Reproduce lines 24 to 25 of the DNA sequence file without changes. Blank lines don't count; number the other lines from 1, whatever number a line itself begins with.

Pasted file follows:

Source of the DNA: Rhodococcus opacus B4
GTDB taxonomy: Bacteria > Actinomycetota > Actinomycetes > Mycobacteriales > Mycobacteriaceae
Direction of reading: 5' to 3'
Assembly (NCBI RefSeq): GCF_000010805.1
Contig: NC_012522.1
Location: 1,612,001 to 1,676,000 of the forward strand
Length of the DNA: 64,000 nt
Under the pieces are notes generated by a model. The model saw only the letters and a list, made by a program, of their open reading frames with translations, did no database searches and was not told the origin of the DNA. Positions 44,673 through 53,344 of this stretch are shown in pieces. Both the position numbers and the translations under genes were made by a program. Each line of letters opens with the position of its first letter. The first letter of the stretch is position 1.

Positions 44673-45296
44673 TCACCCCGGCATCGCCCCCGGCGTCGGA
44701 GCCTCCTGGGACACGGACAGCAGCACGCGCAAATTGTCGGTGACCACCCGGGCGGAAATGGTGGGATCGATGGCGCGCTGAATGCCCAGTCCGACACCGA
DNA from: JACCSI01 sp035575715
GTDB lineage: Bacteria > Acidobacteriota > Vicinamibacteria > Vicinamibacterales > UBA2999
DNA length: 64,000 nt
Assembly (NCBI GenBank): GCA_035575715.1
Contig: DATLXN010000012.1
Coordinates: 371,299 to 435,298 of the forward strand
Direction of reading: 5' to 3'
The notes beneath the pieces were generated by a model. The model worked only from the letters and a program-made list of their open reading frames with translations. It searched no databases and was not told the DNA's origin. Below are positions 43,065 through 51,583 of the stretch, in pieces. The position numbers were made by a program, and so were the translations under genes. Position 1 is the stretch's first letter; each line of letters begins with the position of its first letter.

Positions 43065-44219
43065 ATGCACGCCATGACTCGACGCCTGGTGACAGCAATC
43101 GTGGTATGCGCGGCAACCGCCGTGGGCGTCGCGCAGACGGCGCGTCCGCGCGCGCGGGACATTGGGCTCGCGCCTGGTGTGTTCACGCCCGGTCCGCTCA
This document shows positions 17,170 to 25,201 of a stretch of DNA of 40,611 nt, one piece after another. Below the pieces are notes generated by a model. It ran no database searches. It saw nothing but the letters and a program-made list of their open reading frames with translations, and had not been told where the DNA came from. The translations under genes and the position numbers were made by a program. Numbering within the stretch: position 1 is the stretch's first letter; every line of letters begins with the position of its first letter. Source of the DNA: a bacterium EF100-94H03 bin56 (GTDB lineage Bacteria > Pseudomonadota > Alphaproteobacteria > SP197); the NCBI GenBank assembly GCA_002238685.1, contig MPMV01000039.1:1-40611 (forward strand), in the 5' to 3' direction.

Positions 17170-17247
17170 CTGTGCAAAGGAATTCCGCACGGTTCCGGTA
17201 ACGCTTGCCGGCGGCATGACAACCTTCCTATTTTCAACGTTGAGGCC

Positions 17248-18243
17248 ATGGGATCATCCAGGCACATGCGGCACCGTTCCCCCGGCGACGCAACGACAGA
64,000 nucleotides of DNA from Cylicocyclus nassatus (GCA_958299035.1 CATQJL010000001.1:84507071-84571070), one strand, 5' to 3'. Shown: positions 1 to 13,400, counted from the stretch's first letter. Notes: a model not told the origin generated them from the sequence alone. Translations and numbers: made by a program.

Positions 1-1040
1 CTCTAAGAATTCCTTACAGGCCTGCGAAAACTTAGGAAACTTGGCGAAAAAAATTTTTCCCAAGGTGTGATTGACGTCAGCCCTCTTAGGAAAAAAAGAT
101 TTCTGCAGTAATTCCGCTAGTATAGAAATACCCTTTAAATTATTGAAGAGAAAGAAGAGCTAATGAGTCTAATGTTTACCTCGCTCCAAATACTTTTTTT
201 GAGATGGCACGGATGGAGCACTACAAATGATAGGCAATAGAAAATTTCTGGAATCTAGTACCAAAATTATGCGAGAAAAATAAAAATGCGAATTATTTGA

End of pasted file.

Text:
Positions 17170-17247
17170 CTGTGCAAAGGAATTCCGCACGGTTCCGGTA